The Cognitive Process Of Perception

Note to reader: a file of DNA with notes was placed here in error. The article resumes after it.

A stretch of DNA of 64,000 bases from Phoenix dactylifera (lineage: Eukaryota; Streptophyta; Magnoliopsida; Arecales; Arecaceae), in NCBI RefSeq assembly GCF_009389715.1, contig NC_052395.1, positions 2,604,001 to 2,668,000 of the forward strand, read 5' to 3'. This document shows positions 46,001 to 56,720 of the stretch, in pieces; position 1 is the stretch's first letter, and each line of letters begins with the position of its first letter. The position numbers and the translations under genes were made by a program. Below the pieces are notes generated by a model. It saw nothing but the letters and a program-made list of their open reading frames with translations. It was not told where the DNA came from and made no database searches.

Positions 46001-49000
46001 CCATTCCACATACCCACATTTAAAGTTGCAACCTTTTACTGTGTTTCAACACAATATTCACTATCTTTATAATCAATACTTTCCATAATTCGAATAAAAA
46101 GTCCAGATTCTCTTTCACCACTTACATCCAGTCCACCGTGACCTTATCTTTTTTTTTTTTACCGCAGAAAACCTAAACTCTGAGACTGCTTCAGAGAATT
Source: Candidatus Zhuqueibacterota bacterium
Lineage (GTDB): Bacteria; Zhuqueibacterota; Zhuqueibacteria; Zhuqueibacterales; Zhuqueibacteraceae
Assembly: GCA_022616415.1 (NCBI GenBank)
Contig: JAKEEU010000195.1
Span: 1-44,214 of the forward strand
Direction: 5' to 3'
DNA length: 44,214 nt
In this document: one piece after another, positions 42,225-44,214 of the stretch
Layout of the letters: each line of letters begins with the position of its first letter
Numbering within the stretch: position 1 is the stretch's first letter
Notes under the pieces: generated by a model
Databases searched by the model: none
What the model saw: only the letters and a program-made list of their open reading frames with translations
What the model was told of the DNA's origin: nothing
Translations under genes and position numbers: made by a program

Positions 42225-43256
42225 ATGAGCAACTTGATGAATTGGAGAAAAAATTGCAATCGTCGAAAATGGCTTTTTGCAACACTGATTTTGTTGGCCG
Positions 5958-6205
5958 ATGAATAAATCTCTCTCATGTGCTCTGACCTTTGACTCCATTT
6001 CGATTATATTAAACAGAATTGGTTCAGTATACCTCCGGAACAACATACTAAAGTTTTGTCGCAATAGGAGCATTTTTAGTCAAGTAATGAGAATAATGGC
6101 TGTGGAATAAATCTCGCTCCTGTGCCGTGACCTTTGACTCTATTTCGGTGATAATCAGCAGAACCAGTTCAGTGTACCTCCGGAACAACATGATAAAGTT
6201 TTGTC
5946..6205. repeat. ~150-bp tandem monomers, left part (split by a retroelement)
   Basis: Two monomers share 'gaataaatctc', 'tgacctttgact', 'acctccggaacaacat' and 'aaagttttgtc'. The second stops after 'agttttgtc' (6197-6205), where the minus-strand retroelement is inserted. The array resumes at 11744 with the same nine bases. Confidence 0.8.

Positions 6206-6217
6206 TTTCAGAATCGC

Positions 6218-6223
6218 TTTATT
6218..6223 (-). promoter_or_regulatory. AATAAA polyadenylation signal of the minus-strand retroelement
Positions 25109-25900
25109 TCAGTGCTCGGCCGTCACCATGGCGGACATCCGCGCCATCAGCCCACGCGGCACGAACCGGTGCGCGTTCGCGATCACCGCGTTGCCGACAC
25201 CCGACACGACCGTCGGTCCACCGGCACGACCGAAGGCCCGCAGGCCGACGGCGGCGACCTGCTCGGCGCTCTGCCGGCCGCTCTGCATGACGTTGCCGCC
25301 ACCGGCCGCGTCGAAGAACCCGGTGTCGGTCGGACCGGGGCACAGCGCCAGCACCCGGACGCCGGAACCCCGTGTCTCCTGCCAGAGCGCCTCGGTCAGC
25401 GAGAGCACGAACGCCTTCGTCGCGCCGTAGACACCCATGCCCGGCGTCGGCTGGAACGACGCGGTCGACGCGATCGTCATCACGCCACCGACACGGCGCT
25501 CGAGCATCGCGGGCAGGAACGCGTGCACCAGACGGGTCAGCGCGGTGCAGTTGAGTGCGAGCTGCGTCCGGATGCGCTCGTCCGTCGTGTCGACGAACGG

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According to Gibson’s 1989 book organization and management, perception is a cognitive process that is used by individuals to interpret and understand the world around it. Gibson also explained that perception is the process of how individuals give meaning to their environment or surroundings. Meaning that each individual would give a meaning or interpretation of a stimulus differently to others even though the object in question is the same. Most of the time the way a person view the situation is often more important than the situation itself, It can be concluded that the definition of perception is a process of sensing, the stimulus received by an individual through the sensory organs and then interpreted so that the person can understand and know about the stimulus the individual has received. The process of interpreting the stimulus is usually influenced by the person’s experience and individual’s learning process. The world is full of stimuli that can attract our attention through various senses. This might include anything that can be seen, touched, tasted, smelled or heard. According to yuwachet siritham the process in which in we create our perceptions is done in three steps, which is. First we select, then secondly we sort, and finally the third one is we will interpret the data given by our environment. In the perception process we would first look at our environment and select the data from there, to do that we need to use our five senses, which are. Our sight ( using our eyes ), our smell ( using our nose ), our hearing ( using our ears), our feeling (using mostly skin), and our taste ( using our tongue). We use our senses as a window which we use to pass information from our environment into ourselves. In the select... ... middle of paper ... ...ricans believed that the Caucasians have a better chance at landing a job than them. That sentiment has shifted these past fifty years, but the some people criticize that the change is not good enough. This raises the moral question of “Are black Americans justified in believing they’re at such a disadvantage?”. The answer to that question is an astonishing yes, according to associate professor of economics and urban policy Derrick Hamilton of the new school of New York City. The Gallup poll has found that 3/5 of blacks in America believes that the Caucasians have a bigger advantage and a higher chance of getting a job that they are perfectly qualified for. This kind of situation could be caused by black Americans having a less positive label than the Caucasians, making people to assume and stereotype them in a view that they are not as good as Caucasian Americans
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